COVID-19 pandemic: How to prevent fear from highjacking your brain, defences
The COVID-19 pandemic has also given rise to a pandemic of fear, which could even do more damage than the viral pandemic itself. This article draws attention to what neuroscience has now found to be the heavy toll that fear takes on several vital parts of the brain and through that on the entire defence of the body and on the proper functioning of the mind. How these grave dangers of fear arise is explained and solutions offered for use during the pandemic and beyond.
Alongside the global fear during this pandemic there is a wide range of other accompanying mental and emotional health issues. With lockdown, isolation, social distancing, collapse in the economy and various aspects of the social structure, there has been a rising incidence of anxiety, depression, sleep disturbance, lethargy, a sense of hopelessness, loneliness, irritability, and even panic attacks.
These mental health issues vary from person to person depending on their particular circumstances and also on the predisposing state of their brains. In addition, however, the negative thoughts and emotions accompanying these mental health conditions also have their profound effects on the brain itself, further aggravating the situation and sometimes leading to a vicious cycle.
The difference between blood flow to various parts of the brain during positive states of mind, like gratitude, and negative states, such as fear, is like that between day and night. With positive emotions the blood flow to the brain makes it light up like a Christmas tree whereas a negative state, like fear, brings about a frightful shutdown in many vital parts.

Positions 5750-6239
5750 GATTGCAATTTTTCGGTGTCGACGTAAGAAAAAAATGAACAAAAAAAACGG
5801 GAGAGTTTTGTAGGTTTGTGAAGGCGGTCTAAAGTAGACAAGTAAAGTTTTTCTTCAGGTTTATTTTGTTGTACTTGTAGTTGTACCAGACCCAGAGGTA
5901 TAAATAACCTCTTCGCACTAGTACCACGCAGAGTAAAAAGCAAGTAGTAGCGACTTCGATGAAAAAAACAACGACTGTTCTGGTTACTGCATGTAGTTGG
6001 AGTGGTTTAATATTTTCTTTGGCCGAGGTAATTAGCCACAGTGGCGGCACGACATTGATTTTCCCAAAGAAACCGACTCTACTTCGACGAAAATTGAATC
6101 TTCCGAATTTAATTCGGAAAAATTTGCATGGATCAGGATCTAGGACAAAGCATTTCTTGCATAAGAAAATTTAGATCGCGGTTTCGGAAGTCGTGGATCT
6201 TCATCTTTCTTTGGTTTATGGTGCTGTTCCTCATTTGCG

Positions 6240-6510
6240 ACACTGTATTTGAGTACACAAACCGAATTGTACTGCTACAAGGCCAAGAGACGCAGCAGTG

In general, fear generates a stress response in the body with an increase in the level of circulating cortisol. This results in impairment of the immune system with increased susceptibility to ailments, including COVID-19 infection and the disease it causes. The shutting down of blood supply to some vital parts of the brain by fear further aggravates the situation, contributing thereby to the vicious cycle.
Apart from the impairment of the immune system, however, the parts of the brain that are adversely affected by fear do have their significant impact on the well-being of the individual, with telling effects with or without COVID-19 infection.
Let us now look at these areas of the brain affected by fear and see what impacts their dysfunction has on the individual. Let us start with the cerebellum towards the back of the brain, in bright red in the picture on the left. This part of the brain although very conspicuously well supplied with blood in the state of positive thoughts, like gratitude, can be seen to be functionally “wiped out” in the state of fear, as shown in the picture to the right.
What are the implications of this functional shutdown of the cerebellum, during fear for the individual? The cerebellum is that part of the brain that has long been known to control and integrate our physical movements, thereby making them smooth, rhythmic, accurate and of the correct speed. When this part is not functioning well, therefore, you become uncoordinated, accident prone, and experience difficulties with physical activity. You become, in the words of Dr Amen, “like the baseball player who keeps striking out no matter how hard he tries not to.” This is not all, however.